Switching Workers Comp Carriers Too Early Very Costly
Switching workers comp carriers can be a trying task at renewal. During the year, that option can be very costly due to the Short Rate Penalty. The various state insurance departments decided to eliminate or at least heavily discourage employers from jumping from policy to policy to find a better deal.
Bringing in another carrier may save some premium. However, the employer has to weigh out the cost/benefit of making such a major move. The charts below – one from Rhode Island/California shows the devastating effect of these midterm changes.
Switching Workers Comp carriers in the first month in California or Rhode Island:
California and Rhode Island have very different workers’ compensation systems. The chart for the short rate penalty is exactly the same for the two states.
Looking at the chart, one can see that the canceling the first day of the policy costs 5% of the total policy. Yes, there are many calculations to the process of the carrier assigning the short rate penalty. The main thing the chart shows is that moving to a new carrier will incur a large penalty for a small number of days covered by the carrier.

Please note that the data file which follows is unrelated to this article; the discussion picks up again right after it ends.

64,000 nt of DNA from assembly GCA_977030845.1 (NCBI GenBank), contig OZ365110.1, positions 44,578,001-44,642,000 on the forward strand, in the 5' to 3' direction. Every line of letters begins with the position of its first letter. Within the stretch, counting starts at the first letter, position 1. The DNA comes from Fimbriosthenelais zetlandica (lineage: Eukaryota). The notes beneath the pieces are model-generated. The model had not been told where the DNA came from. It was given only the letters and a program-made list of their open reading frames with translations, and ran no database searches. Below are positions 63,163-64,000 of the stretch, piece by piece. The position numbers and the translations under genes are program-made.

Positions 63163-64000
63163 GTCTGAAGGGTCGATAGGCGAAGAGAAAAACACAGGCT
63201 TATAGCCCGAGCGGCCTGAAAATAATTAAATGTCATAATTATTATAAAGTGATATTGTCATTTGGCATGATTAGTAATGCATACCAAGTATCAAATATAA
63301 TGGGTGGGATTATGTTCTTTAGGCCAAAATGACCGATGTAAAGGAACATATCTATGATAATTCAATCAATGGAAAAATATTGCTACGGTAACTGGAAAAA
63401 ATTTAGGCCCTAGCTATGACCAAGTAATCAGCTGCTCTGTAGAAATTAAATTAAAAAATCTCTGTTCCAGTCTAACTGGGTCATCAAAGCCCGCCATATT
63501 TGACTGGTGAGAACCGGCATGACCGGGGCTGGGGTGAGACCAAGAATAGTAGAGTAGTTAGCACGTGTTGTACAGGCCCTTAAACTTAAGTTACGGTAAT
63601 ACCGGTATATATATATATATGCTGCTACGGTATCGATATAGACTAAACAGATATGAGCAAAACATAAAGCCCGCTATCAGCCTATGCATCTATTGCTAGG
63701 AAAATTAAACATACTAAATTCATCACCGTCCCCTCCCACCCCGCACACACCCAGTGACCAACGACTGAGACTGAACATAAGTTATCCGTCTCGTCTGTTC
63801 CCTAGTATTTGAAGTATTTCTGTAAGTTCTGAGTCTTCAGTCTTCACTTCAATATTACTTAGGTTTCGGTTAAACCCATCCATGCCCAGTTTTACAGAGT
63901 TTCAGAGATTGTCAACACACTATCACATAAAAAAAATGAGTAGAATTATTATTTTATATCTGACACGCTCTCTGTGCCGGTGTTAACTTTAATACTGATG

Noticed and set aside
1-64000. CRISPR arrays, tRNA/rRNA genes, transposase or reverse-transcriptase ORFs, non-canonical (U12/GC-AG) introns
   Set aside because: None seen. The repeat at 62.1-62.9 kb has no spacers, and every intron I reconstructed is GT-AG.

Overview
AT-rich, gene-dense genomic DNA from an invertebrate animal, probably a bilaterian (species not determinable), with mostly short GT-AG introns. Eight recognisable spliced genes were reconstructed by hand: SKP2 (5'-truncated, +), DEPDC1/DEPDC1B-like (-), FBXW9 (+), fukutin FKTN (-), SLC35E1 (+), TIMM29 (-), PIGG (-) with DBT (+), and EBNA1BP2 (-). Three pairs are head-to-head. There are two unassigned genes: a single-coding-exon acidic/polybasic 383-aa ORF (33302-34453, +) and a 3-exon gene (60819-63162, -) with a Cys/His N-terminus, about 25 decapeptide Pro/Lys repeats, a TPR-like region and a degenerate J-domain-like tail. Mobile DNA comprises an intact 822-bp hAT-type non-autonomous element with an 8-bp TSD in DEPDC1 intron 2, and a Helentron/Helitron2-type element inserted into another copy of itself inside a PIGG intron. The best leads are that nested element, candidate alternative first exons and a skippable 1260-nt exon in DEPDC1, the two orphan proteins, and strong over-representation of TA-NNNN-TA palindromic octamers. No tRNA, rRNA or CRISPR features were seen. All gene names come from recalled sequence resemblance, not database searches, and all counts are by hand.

Switching workers comp policies after a premium audit dispute cost employers dearly in some cases. The percentages level out after six months into the policy. By then, the carriers figure they have collected enough premium to spread it over the risk, especially the IBNR (Incurred But Not Reported) claims.
I have seen very little carrier leeway with the percentages charged for the short rate penalty. Sometimes, it may be better to ride out the policy and then non-renew with the carrier.
As mentioned earlier, a cost-benefit analysis would be the best way to see if switching workers comp carriers mid-policy will be worth the money and hassle.
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